receiving a request to update a first formula to obtain a first result; submitting a query to the database, wherein the query includes a set of criteria; analyzing the criteria to determine whether the criteria are satisfied; updating the first formula synchronously when the criteria are satisfied; and updating the first formula asynchronously when the criteria are not satisfied. 14. The method of 15. The method of 16. The method of 17. The method of 18. The method of 19. The method of adding the update request as a first item to a queue; evaluating formulas associated with any other items previously added to the queue; and subsequent to the evaluation of the other items, evaluating the first item to obtain the first result. 20. The method of 21. The method of 22. The method of 23. The method of providing a counter field of an object having a custom field associated with the first formula; incrementing the counter field when requests to update the first formula are added to the queue; and decrementing the counter field when the first formula is evaluated for an item in the queue. 24. The method of 25. The method of 26. The method of 27. The method of providing an estimate field having an estimated time of when the custom field values of the object were last consistent with the backing data of the formulas associated with the custom field values. 28. The method of storing a first time associated with the first item; adding additional items to the queue, wherein a time is associated with each item; and when the first item is dequeued, copying the first time into the estimate field. 29. The method of 30. A method of estimating a time when custom field values of an object in a database were consistent with other data in the database, comprising:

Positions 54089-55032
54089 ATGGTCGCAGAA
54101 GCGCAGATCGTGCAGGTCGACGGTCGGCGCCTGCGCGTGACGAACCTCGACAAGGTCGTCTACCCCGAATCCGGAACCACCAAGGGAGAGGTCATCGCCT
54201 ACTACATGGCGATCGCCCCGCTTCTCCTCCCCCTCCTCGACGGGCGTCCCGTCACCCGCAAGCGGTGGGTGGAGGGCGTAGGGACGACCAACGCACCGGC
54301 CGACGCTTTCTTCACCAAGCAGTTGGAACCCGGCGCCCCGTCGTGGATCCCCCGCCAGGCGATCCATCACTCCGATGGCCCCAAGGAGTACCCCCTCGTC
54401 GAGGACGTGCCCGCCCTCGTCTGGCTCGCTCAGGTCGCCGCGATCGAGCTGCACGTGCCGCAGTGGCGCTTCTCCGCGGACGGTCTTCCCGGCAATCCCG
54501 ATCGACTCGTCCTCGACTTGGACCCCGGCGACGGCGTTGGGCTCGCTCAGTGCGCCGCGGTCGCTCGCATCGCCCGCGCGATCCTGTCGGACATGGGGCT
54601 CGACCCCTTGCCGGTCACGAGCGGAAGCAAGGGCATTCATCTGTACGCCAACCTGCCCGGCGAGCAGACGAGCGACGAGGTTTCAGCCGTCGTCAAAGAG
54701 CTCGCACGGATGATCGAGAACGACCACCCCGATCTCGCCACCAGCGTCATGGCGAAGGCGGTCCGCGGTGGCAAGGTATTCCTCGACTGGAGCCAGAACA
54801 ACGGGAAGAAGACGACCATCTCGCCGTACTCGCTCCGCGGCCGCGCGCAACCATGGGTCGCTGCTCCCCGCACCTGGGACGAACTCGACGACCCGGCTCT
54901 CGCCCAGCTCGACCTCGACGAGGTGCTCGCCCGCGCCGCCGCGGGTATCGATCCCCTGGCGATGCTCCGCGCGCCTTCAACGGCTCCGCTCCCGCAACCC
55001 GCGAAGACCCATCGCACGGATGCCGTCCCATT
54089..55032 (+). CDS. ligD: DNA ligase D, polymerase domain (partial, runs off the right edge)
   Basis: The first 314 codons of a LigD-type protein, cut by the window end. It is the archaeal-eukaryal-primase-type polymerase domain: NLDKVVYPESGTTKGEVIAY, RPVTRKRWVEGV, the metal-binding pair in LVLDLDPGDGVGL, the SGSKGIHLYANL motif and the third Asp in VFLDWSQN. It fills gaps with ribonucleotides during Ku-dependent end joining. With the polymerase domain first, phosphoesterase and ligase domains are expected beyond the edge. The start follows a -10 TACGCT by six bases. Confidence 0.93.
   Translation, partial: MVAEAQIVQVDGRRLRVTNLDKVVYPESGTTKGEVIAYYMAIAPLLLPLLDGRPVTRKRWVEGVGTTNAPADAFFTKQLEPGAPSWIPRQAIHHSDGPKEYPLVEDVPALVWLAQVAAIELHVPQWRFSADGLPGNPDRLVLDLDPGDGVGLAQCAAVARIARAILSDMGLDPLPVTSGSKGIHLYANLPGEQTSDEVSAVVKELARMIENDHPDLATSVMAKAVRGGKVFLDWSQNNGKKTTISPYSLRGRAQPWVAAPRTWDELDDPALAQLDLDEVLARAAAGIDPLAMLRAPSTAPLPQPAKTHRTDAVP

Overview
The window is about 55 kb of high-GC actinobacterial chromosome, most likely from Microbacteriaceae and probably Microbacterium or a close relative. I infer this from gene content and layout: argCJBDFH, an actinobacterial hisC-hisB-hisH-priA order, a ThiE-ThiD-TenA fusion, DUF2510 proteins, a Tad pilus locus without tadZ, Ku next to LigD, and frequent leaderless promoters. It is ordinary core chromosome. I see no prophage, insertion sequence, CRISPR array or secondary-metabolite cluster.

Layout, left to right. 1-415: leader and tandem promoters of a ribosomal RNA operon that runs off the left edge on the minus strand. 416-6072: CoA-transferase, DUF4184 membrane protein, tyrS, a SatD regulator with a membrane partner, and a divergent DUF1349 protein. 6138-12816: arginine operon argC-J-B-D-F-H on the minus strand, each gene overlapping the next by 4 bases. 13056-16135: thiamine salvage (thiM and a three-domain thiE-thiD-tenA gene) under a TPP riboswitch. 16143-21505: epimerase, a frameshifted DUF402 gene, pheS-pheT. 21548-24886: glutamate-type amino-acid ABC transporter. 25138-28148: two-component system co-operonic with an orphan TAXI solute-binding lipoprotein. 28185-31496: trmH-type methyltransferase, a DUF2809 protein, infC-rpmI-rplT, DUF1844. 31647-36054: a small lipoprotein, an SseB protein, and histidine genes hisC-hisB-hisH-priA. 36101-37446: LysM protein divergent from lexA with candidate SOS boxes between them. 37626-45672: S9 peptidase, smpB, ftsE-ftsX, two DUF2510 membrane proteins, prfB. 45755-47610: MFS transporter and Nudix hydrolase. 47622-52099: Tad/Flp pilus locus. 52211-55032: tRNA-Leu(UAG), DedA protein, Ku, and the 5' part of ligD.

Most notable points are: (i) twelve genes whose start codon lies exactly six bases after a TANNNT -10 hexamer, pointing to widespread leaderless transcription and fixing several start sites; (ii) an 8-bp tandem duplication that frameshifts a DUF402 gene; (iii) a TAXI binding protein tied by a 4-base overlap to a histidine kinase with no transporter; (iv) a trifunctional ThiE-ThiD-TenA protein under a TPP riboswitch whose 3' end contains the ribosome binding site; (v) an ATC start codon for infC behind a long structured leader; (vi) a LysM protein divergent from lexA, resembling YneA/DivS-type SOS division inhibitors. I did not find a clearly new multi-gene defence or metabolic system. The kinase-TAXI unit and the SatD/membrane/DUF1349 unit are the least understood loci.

receiving a request to update a custom field value of the object, wherein a formula having an input from a portion of the other data produces a result used for the custom field value; adding the update request as a first item to a queue as part of an asynchronous update of the formula; storing a first time associated with the first item; adding additional items associated with the object to the queue, wherein a time is associated with each item; evaluating the formula of the first item as part of a dequeueing process; and copying the first time into the estimate field. 31. The method of providing a counter field associated with the object; incrementing the counter field when requests to update the custom field values of the object are added as items to the queue; and decrementing the counter field when one of the items is removed from the queue. 32. The method of copying the first time to the estimate field when the first item is added to the queue. 33. A method of displaying a new custom field in a database, comprising: